How Destination Campbell River leads tourism stakeholders through crisis

Adam Nagy

20 May 2020

“The DMO’s role is to keep the industry connected.”

Kirsten Soder, Executive Director at Destination Campbell River 

Destination Campbell River is the destination marketing organization (DMO) for a small city located on Vancouver Island in British Columbia. Like many other leaders, Kirsten has been tasked with mitigating the devastating economic impact that COVID-19 has presented.

Our team at Destination Think has the full responsibility to run the DMO, which includes our roles as its agency of record and strategic consultancy.  Kirsten leads Destination Campbell River as Executive Director. In this interview, she tells us how her collaborative and strategic work with Destination Think has given her a roadmap to navigate the crisis both now and as she plans for a tourism restart. 

Kirsten Soder, Executive Director at Destination Campbell River:
Kirsten Soder, Executive Director at Destination Campbell River

Can you share a little bit about yourself and your role within your DMO?

Kirsten Soder, Executive Director at Destination Campbell River: We have a core team of four people on the ground here. The scope of my job as the Executive Director is everything from finance to human resources, strategic and tactical planning, reporting, stakeholder engagement and ultimately managing visitor and resident expectations. No two days are ever the same.

Can you describe the current landscape of your organization? How has the COVID-19 crisis uniquely affected your destination?

The shifting of priorities that happened with the immediacy of the situation was a lot to handle. A lot of it was monitoring the conditions in the early days, and then when there were widespread business closures to attractions and resorts, we really had to shift our messaging, which was primarily geared towards inviting visitors to come, to now very respectfully asking those people to stay away.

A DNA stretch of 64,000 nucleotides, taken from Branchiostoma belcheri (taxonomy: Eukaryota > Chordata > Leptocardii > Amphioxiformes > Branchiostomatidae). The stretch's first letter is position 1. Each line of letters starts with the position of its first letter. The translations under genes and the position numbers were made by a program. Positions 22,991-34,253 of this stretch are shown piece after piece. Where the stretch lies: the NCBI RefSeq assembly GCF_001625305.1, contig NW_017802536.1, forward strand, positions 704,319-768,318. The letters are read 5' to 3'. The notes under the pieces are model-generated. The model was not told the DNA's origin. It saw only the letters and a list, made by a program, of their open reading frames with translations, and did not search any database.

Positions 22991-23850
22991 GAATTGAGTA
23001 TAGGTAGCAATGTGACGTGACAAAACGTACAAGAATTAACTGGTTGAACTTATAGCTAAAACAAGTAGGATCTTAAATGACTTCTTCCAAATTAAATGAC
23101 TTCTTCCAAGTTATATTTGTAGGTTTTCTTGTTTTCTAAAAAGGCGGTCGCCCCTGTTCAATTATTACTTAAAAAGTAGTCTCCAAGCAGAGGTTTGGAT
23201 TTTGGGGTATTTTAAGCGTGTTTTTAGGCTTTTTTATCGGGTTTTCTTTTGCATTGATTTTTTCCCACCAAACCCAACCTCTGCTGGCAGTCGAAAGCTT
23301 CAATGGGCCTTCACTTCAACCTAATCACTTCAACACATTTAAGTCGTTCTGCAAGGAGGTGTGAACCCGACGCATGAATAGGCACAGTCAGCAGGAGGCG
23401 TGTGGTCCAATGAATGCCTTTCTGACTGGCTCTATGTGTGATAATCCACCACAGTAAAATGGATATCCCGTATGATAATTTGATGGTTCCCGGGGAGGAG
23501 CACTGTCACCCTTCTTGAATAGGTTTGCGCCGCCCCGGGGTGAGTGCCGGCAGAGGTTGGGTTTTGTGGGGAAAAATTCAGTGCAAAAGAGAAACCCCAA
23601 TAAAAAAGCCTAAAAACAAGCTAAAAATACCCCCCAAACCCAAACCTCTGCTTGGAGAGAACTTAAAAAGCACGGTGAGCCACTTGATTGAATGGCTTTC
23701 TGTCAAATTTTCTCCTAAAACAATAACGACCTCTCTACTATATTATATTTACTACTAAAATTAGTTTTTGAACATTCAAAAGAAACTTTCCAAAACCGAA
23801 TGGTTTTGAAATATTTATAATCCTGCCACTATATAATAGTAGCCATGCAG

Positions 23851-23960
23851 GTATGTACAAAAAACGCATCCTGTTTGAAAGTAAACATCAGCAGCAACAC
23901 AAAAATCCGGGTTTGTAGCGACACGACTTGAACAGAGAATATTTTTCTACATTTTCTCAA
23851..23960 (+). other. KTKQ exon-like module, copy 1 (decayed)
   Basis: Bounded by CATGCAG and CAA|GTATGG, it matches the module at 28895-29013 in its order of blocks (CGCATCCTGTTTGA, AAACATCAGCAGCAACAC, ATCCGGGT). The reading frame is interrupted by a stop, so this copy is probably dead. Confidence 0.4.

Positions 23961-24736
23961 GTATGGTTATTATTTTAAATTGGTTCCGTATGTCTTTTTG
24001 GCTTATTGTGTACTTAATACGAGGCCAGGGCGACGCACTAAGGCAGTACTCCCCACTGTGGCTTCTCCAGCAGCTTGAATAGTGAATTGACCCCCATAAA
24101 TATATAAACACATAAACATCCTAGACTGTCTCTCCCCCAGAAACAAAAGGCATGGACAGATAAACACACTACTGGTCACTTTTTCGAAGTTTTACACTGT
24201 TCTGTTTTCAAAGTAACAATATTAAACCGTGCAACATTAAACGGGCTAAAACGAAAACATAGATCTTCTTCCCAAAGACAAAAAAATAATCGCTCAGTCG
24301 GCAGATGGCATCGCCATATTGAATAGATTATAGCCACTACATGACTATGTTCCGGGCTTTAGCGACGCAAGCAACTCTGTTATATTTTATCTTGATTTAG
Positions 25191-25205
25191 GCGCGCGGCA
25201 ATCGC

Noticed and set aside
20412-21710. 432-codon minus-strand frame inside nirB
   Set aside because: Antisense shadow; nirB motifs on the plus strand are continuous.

Since then it has become more of a shift towards helping residents and stakeholders navigate the pandemic. There are more one-on-one individual operator discussions to help them with communication support than ever. We are also leading more sector conversations around what the possibilities are going to be in this new way of operating. 



Our job is to keep people calm and informed through this situation, and the DMO’s role is to keep the industry connected and together.

What kinds of questions have industry partners asked you? What are tourism partners looking for from you?

Early on, my role was very different. It was about supporting our regional DMO to collect business impact information. We also had to coach the industry through messaging. They love their clients; they love their jobs; they want to be good hosts; they want to be able to maintain their good reputation. They personally feel challenged and heartbroken on behalf of their clients. Ultimately, everyone is in the business of hospitality to please, and, for the first time, they have to say they can’t. You can feel the sense of desperation, helplessness and grief in some cases.

More recently, we are fielding questions about the best places to find the guidelines for going forward safely in the age of physical distancing, information about wage subsidies, and even questions about other provinces opening first.

Overall, tourism operators have access to the same information, so they are looking for contextual rationale and insights to interpret the information through the lens of the DMO and our community.

What is the single biggest challenge your organization and/or your tourism partners have faced during COVID-19 so far?

We’ve just come off an eight-month forestry strike where we saw a lot of our residents not working. They had just negotiated a deal to get back to work before the crisis began. The challenge is that life and other crises still go on. It’s added another layer of recovery to that process.